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Perfecture of Ioannina

St Nicholas Strategopoulou Monastery (alternatively called Diliou Monastery)

The Monastery of St Nicholas Strategopoulou (or Diliou) is situated on the western part of the Island of lake Pamvotis, within a small distance from Philanthropene Monastery.

Most likely, it was established in the 13th century, founded by members of the Strategopoulos family, that branch of the Constantinopolitan family that resided in Epirus, having arrived there as refugees, after the city had fallen in 1204. Its members held high offices and played a determining role in Ioannina. Not much information has been saved as regards the foundation and the early years of the Monastery. A dedicatory inscription, written within a red rectangular frame over the main entrance of the church, has been preserved. Its rhyming Decapentasyllabic verse (an iambic verse of fifteen syllables) is worthy of note. The inscription refers to the iconographic decoration of the church, which took place in 1542/3, paid for by the monks Neophytos and Sophronios.

The monastery consists of its Catholicon and a two-level monastic cell, incorporated in the church’s western side. There is also a yard and some remains of other monastic cells. Of this monastic complex, today, only the catholicon survives. It is a single-nave church with a semi-circular arch. The temple’s interior is fully covered with 16th century murals (1542/3), magnificent samples of art created by an artist of high caliber, whose name remains unknown.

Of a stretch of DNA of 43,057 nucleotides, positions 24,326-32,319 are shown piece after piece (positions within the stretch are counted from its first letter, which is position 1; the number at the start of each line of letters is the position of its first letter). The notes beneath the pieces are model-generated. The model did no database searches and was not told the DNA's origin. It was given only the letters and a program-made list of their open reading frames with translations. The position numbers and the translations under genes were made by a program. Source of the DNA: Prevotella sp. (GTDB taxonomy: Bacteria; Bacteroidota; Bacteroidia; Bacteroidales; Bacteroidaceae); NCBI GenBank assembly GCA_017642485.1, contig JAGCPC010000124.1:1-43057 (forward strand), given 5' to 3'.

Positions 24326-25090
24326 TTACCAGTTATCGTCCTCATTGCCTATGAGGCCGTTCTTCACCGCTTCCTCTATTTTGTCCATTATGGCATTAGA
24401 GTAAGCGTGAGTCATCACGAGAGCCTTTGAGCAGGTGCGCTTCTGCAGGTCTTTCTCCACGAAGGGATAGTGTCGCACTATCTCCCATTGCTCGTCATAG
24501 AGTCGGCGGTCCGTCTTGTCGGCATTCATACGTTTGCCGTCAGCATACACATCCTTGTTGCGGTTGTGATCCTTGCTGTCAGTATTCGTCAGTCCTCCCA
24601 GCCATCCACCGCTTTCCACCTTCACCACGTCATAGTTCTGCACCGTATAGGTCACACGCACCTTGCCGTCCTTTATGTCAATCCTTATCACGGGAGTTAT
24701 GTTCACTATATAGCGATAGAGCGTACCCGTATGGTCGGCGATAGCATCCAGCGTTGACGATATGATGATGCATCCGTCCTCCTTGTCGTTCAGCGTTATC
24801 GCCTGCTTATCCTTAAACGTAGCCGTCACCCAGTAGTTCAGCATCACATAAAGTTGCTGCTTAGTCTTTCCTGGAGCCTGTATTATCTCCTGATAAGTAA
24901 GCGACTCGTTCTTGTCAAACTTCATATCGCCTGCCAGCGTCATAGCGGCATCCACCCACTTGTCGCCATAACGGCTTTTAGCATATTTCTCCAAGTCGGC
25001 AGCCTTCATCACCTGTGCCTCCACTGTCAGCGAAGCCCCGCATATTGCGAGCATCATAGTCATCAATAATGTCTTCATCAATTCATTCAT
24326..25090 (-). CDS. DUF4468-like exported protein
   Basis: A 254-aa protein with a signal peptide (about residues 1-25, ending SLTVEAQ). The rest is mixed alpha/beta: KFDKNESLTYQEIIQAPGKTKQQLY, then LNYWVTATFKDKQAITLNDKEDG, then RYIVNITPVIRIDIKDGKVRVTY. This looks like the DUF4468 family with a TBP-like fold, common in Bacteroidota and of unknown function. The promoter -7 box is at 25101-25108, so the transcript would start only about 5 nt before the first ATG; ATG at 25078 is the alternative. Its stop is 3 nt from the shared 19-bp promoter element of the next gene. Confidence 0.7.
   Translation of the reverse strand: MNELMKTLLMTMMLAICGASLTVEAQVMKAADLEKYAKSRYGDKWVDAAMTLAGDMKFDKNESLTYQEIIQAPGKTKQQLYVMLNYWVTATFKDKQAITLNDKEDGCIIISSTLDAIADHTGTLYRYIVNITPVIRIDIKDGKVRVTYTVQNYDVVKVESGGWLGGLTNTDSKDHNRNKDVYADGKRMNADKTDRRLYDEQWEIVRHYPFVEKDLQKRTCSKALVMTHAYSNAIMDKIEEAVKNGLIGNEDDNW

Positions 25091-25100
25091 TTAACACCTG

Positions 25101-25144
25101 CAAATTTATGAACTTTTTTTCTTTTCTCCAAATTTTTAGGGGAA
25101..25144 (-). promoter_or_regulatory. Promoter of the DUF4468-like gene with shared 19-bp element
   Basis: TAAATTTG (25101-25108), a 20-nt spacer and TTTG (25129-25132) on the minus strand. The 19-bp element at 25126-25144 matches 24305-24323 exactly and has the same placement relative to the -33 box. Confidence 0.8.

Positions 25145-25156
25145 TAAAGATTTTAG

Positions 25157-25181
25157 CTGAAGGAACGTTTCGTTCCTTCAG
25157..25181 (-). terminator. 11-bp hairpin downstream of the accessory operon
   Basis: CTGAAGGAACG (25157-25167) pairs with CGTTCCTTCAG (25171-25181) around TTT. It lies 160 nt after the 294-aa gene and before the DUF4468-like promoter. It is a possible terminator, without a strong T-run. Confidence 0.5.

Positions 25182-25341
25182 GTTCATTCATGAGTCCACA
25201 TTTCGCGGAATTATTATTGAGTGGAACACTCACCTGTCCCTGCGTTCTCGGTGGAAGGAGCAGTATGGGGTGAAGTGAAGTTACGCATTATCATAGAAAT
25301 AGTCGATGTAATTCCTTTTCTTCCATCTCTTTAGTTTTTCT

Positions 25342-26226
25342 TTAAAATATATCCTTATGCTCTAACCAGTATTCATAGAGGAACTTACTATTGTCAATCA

The iconographic program comprises murals interwoven with a mild, elegant and noble spirit, which lacks extreme severity. The anonymous painter of Deliou Monastery demonstrates his preference for archaic stylistic motifs. It is probably the first case of post-Byzantine art in which the painter has efficaciously acculturated pre-existing motifs. The iconographic circle referring to Virgin Mary is worthy of a special note. These murals are splendid representatives of post-Byzantine art created by a mature and solid artist, characterized by high professionalism and broad education. Together with those in Philanthropene Monastery, these murals are a reference point for the study of the “school of North-Western Greece” and, generally, of the art of the 16th century, in which great and noteworthy movements in mural paintings emerged.





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